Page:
November 2011 Archives


Thirty-two years ago today, the performance artists Marina Abramović and Ulay celebrated their shared birthday by creating a beautiful and little-known performance work, Communist Body / Fascist Body. This work is one of the centerpieces of Feast, so today is the perfect moment to introduce it to you.

(It's also a great moment to mention that we're partnering with the Chicago Humanities Festival to bring Marina in to give a lecture on February 16, 2012. She's one of the most brilliant -- and occasionally controversial -- artists of our time.)

Communist Body / Fascist Body is part of a rich body of collaborative work produced by Abramović and Ulay. They collaborated for over a decade, beginning in the mid-1970s when Abramović moved to Amsterdam from her native Serbia (then Yugoslavia). Partners in both art and love, they used their own bodies and psyches as primary material for their art.

Many of their works took the form of pared-down actions that extend to physical and mental extremes. In Breathing in, Breathing Out (1977), for instance, they locked lips, breathing in the stale air from each other's exhalation, pushing to the edge of physical collapse. Simple in structure, their performances were often meant to engage the audience's response on an emotional--even primal--level while also evoking heady topics like the boundaries of self, the limits of the body, and the power dynamics inherent to any interpersonal relationship. The pair famously ended their collaboration with the performance The Lovers: The Great Wall Walk (1988) in which they walked from opposite ends of the Great Wall of China, meeting briefly in the middle as the final moment in their collaborative practice.

Abramović and Ulay's original performance of Communist Body / Fascist Body took place one evening in 1979, when the artists invited a small group of friends to come to at their Amsterdam apartment just before midnight on their shared birthday. The unsuspecting guests arrived to discover a tableau arranged by the artists -- two tables, one beautifully set with silver, crystal, German champagne, white bread, and caviar, the other set with cheap Russian versions of the same (e.g. toilet paper rather than damask napkin). Their birth certificates were displayed on a third table. In the back of the space, the Abramović and Ulay lay on a low mattress, under a red blanket, apparently asleep.

Communist Body / Fascist Body feels like one of the real finds of the exhibition. It's a rich and moving work and one that should be much better known than it is. I first came across references to the piece last year while researching Feast, and found descriptions of the performance fascinating especially in terms of the complex relationships that it established among the participants.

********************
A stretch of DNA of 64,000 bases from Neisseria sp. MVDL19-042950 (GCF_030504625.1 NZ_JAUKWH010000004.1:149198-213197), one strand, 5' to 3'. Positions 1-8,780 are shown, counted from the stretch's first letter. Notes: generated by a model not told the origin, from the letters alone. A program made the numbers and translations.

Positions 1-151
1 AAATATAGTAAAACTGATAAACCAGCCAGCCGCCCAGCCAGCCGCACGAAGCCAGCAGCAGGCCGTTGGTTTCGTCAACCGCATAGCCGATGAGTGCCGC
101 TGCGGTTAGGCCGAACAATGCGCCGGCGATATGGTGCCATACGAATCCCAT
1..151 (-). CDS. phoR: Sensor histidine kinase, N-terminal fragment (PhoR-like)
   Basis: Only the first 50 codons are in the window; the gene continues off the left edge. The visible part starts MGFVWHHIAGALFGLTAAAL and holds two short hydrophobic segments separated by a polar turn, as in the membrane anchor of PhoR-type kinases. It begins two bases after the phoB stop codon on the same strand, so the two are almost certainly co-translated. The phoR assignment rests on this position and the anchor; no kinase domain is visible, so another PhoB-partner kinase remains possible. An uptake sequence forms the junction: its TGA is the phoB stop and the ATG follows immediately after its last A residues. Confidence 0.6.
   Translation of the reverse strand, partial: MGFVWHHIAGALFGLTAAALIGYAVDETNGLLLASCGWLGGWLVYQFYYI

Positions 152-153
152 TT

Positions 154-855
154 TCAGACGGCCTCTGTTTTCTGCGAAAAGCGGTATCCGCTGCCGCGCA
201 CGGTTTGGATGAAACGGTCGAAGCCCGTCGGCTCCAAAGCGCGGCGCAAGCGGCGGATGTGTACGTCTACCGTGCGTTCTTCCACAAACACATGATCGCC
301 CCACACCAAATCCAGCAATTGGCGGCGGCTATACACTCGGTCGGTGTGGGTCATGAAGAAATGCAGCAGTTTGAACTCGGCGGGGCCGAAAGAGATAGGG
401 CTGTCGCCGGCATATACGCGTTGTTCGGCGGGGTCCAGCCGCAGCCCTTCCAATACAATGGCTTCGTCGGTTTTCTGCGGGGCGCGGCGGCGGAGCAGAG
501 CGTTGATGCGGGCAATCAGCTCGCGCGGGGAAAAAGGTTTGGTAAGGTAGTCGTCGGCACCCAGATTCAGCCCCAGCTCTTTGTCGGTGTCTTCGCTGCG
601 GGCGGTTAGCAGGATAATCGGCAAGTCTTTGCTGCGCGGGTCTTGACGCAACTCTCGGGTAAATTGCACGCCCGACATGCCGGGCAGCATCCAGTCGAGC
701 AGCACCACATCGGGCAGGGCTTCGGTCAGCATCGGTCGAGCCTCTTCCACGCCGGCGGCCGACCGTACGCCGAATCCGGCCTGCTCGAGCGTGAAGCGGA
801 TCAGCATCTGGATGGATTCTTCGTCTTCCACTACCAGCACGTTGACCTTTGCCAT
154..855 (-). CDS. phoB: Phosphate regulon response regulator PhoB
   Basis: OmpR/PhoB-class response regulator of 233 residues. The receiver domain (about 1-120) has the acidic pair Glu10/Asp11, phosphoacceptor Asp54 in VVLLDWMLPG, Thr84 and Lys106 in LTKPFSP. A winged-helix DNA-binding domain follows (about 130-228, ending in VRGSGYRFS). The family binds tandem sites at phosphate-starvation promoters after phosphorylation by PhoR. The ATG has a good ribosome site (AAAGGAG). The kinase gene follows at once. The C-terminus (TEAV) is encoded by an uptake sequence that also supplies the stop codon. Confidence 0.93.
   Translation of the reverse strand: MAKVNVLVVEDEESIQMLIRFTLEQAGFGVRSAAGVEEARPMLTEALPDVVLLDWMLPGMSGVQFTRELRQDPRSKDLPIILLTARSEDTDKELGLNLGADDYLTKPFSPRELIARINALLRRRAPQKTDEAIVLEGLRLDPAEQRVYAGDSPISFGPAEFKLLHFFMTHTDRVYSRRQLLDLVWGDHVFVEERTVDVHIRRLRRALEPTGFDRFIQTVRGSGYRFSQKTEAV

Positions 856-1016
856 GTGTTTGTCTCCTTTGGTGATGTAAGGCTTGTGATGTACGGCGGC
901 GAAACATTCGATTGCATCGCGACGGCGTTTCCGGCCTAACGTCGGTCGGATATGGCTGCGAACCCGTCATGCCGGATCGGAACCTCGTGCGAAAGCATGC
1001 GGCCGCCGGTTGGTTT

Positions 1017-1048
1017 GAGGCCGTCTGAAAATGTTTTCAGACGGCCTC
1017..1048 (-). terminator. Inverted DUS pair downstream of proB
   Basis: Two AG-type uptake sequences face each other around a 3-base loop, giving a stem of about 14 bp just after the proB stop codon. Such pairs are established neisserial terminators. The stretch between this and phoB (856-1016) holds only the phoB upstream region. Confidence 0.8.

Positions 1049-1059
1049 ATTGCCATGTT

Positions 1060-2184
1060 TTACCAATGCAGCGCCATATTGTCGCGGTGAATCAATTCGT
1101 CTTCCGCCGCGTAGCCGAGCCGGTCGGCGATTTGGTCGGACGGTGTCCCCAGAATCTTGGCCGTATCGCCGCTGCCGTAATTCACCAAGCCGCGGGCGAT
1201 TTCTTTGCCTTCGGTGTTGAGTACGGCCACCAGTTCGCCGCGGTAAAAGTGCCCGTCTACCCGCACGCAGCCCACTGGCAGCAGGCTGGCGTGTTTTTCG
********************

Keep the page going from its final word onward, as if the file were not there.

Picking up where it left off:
The tableau contrasted the fact of the quietly sleeping, united couple with a geopolitical opposition that foregrounded their roles as separate beings, whose selves were shaped by everything they ingested growing up in different nations, ideologies ,and economies. It also upended the usual kinds of interaction between host and guest. The hosts were present -- physically there -- but also absent -- asleep (or performing sleep) and so not attending to any of the host's usual duties of welcome or attention. The guests responded in different ways to this surreal repast -- some were disturbed, others relaxed and convivial -- but eventually they embraced the situation, popped the champagne, and enjoyed the party.

We know about the guests' richly varied reactions because Abramović and Ulay wove documentation into the fabric of the performance: a friend filmed the evening, and then edited that footage together with audio interviews that they conducted with their guests a few weeks later. They completed the loop by screening the resulting film to their guests in the same space in which the performance occurred, three months later.

So, although Abramović and Ulay established the original work as a closed circuit, they always meant for it to have a life for an audience beyond that initial circle of participants. Until now, the work has only been shown rarely, as a film. On the occasion of Feast, Abramović and Ulay have decided to embrace the issue of re-performance in a new way by creating a fresh version of this work: an installation that recreates the original setup (tables, bread, and champagne, bed) with the original video projected in the space as a way of anchoring and vivifying the video's evocation of that original meal.